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13 February 2020
Ocean Acidification Survey
We are so grateful to all of you who completed the recent Ocean Acidification Survey which has raised £1000 for Friends of the Sound of Jura.
Here is a message from local resident Iain Croucher thanking you for taking part in his Ocean Acidification Survey. We are very grateful to him for his generosity and wish him well with completing his Masters degree in Climate Change.
'Thank you for taking part in the survey into the issue of ocean acidification. To make credible conclusions, I needed more than 200 reponses… 300 would be great. Thanks to you help, I received 321! This is a great result that will help me, enormously, and - of course - will help the Friends of Sound of Jura. (I will make the promised donation, as soon as possible!).
The intention was to find out how much people understood about the concept of ocean acidification and, in particular, in relation to the wider understand of the causes and consequences of climate change. To do this, I wanted to target people with an obvious concern for the environment AND lived close to the coastline.
I am now going to spend time analysing the responses; this will form part of my MSc into Climate Change. I will happily share the results of my analysis, in due course. However, some early observations:
People are very knowledgeable about climate change - 97% know about this; with two-thirds of people claiming to know a lot or quite a bit about this.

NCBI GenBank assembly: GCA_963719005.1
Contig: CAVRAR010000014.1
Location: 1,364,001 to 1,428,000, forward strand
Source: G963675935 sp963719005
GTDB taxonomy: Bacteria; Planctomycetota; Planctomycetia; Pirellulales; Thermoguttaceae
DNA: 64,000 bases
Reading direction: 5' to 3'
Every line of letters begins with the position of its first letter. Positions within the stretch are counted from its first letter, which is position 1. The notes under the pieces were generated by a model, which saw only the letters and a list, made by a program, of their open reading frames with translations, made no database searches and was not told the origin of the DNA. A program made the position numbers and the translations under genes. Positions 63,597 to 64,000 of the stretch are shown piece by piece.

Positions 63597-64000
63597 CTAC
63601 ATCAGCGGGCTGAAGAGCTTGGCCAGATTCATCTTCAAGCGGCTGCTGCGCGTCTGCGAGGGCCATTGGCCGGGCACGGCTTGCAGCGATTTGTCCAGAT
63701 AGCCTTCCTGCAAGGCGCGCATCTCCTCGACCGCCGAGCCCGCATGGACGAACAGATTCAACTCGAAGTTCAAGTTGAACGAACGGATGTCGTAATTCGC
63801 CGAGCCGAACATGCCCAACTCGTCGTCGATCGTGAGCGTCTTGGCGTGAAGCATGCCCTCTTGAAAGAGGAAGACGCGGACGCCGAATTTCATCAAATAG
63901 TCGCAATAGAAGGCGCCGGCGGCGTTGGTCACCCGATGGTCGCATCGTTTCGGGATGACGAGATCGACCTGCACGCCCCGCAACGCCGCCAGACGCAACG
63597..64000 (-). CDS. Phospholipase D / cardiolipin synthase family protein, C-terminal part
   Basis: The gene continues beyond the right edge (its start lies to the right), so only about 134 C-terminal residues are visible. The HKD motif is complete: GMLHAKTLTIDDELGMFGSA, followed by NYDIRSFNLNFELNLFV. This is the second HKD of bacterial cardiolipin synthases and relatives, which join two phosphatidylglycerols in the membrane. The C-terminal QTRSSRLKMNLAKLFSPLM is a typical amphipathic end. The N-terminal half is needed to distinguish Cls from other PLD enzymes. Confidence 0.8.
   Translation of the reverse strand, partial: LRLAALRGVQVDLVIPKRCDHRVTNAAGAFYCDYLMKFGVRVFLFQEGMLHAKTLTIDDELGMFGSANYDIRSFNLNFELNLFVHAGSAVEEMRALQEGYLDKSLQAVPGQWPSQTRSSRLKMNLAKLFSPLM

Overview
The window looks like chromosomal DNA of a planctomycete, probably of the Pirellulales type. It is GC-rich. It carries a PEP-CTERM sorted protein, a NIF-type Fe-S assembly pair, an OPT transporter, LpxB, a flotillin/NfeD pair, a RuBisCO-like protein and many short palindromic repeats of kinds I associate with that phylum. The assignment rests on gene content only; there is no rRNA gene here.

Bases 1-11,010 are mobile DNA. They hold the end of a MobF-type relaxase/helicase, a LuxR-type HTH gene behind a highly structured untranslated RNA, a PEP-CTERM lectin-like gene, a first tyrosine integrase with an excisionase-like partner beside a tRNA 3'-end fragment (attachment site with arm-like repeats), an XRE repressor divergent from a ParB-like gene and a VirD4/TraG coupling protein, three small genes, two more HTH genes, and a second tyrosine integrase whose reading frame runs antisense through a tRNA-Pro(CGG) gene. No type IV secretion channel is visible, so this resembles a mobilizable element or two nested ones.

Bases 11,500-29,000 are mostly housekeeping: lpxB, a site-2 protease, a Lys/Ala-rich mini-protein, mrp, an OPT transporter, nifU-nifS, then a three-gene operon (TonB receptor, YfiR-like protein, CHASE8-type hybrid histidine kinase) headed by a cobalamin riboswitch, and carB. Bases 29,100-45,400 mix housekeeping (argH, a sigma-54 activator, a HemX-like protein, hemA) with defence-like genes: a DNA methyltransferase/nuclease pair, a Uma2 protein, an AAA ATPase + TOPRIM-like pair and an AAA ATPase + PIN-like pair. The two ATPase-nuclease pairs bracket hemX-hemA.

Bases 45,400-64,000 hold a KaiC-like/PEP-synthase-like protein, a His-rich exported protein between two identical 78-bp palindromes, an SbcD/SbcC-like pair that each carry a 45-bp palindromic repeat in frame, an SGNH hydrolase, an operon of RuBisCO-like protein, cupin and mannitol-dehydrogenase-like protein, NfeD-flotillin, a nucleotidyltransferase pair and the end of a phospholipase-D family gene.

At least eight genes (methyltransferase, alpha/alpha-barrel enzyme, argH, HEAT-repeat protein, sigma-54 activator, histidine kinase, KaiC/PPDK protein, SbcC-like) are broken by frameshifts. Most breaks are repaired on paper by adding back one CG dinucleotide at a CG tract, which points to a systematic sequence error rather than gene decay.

People were less knowledge about ocean acidification - with 12% admitting they know nothing about it and 23% being aware of it, but not knowing much about it.
Of the causes and consequences of climate change, people seemed to be very switched on….
People were less certain about ocean acidification, but on balance people were pretty aware of the causes and consequences. There are many threats to our oceans and coastal areas from the impact of man - pollution, land discharges, etc… but the big driver for the damaging consequences of increasing ocean acidification is the presence of CO2 in the atmosphere (a consequence of carbon emissions).
I would like to thank everybody for the spirit in which the survey was completed. I liked the honesty and candidness of people who often admitted to not understanding causes, and consequences.
Finally, to help me understand and interpret some of the data, I would like to have a conversation with seven or eight people who participated in the survey. This would be in the form of a phone call and would be around 10-15 minutes. If you would be prepared to do this, please drop me an e-mail (Iain.firstname.lastname@example.org).
20 January 2020
A call to help halt fish farm expansion in the Greater Clyde!
Since 2018 there are new permissions or applications in the pipeline to farm an additional 76,000 tonnes of farmed salmon, with much more to come. Several of these proposals are in the Greater Clyde (see attached map) where they will add immense additional pressure to an area that already has a great many pressures on it.